Dr. David Hibbett
Warren Litsky Endowed Chair in Biology
Department of Biology
Biochemistry and Molecular Biology Program
Department of Environmental Science
"Getting to the Roots of Rot: Phylogenomics of Wood-Decaying Mushrooms"
Mark your calendar for the next NEBC Meeting with Dr. David Hibbett on May 1, 2015, 6:45 PM at Garden in the Woods, Framingham, MA.
This fungus is able to degrade all components of plant cell walls, including lignin, thanks to the presence of PODs and diverse enzymes that attack crystalline cellulose and other carbohydrates.
Abstract: The evolution of lignin biosynthesis was a great innovation that enabled tracheophytes to radiate on the land and create forested ecosystems. The evolution of high redox potential class II peroxidases (PODs) was a complementary innovation that enabled certain "white rot" fungi to gain access to the carbohydrates embedded in heavily lignified plant cell walls. Along with colleagues from the Department of Energy Joint Genome Institute, we have been studying the origins of PODs and other enzymes involved in decay of plant cell walls using fungal genomes. Molecular clock analyses combined with gene tree/species tree reconstruction suggest that the origin of PODs and white rot roughly coincided with the steep decline in the rate of organic carbon sequestration around the end of the Permo-Carboniferous. This result has been over-interpreted as meaning that the evolution of white rot Agaricomycetes "caused the end of the Carboniferous". However, other factors may also have contributed to the reduction in coal deposition, including physio-geographic shifts (contraction of extensive coastal swamp forests) and changes in plant investment in lignin (associated with decline of arboreal lycophytes and sphenophytes and expansions of seed plants). We are continuing our genomic survey to include diverse lineages of Agaricomycetes, including mycorrhizal species. To assess the factors that caused organic carbon sequestration to decline at the end of the Permo-Carboniferous, it will be necessary to perform studies in paleoecosytem modeling that consider the relative impact of the evolution of PODs, paleogeographic shifts and changes in plant cell wall chemistry.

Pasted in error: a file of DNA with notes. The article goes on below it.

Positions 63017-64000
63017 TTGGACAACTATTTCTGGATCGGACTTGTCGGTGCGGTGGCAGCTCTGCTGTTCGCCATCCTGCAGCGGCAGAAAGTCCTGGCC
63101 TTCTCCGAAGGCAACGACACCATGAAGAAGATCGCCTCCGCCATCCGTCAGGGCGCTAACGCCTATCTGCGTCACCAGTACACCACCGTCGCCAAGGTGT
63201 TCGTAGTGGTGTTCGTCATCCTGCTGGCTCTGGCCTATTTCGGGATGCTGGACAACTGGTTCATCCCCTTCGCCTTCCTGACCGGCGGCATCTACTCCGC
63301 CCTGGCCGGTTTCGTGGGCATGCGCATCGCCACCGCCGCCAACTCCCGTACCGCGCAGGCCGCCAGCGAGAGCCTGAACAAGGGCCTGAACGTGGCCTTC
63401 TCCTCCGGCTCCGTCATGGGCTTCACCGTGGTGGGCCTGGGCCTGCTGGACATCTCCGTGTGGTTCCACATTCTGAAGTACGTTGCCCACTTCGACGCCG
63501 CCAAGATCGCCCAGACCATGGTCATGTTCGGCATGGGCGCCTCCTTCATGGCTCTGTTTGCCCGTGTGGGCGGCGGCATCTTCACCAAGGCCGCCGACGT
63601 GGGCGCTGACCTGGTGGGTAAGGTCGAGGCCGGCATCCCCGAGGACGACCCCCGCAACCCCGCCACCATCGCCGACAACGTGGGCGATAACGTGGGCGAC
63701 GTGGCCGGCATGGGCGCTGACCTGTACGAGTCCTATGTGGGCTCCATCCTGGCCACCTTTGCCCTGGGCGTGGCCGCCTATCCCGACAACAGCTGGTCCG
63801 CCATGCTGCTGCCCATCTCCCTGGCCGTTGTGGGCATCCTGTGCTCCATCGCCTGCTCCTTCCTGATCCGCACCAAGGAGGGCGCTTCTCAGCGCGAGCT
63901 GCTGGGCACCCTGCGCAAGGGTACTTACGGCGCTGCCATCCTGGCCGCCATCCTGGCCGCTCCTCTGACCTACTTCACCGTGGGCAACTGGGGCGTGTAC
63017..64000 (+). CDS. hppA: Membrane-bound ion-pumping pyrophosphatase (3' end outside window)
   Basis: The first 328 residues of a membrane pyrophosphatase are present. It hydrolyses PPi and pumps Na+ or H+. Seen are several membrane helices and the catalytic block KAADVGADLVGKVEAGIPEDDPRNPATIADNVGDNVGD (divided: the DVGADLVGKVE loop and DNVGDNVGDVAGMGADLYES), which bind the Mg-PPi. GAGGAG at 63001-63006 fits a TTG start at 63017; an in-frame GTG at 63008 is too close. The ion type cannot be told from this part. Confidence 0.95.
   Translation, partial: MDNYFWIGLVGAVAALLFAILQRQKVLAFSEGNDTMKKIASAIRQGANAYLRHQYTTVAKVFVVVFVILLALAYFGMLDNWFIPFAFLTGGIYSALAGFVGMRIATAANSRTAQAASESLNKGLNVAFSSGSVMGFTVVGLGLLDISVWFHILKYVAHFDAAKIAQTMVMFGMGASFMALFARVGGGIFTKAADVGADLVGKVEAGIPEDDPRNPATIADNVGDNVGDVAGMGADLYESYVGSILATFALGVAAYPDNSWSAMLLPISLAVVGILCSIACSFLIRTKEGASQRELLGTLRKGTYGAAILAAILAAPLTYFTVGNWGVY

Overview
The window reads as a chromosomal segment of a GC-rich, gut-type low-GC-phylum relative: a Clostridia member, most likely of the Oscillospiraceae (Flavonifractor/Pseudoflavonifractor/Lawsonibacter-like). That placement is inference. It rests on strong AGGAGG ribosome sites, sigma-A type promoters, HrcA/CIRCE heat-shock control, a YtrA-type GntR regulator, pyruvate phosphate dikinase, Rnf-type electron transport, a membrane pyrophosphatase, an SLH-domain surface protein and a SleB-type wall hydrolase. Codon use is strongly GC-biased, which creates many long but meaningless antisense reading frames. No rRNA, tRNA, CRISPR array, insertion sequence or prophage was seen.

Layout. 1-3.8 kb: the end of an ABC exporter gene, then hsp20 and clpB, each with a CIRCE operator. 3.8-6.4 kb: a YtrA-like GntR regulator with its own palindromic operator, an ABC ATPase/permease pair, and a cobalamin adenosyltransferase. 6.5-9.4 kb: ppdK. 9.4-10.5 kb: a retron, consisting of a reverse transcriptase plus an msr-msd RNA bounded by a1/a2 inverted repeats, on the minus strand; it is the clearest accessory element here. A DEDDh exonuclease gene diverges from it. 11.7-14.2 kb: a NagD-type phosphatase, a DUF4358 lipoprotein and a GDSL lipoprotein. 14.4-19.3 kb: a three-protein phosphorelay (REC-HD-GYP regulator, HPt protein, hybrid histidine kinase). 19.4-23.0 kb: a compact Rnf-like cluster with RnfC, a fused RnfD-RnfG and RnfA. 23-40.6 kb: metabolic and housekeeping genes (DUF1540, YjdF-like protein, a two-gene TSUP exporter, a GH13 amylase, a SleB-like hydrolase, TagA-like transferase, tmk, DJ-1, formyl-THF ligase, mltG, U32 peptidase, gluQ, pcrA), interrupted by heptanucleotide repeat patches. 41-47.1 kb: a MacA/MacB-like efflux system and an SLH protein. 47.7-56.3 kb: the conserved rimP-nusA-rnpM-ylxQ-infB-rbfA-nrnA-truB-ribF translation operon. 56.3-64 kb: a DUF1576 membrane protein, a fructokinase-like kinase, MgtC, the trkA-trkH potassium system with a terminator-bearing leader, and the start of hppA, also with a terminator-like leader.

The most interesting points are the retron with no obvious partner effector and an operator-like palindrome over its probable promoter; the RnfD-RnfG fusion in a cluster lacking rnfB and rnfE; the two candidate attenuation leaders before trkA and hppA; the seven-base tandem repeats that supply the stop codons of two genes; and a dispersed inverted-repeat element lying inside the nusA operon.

Meeting Celebrating Students
In conjunction with NEBC's 1100th meeting, previous Graduate Student Research Award Winners were asked to share information about themselves and their publications that resulted from work supported by NEBC's research award. Where are they now?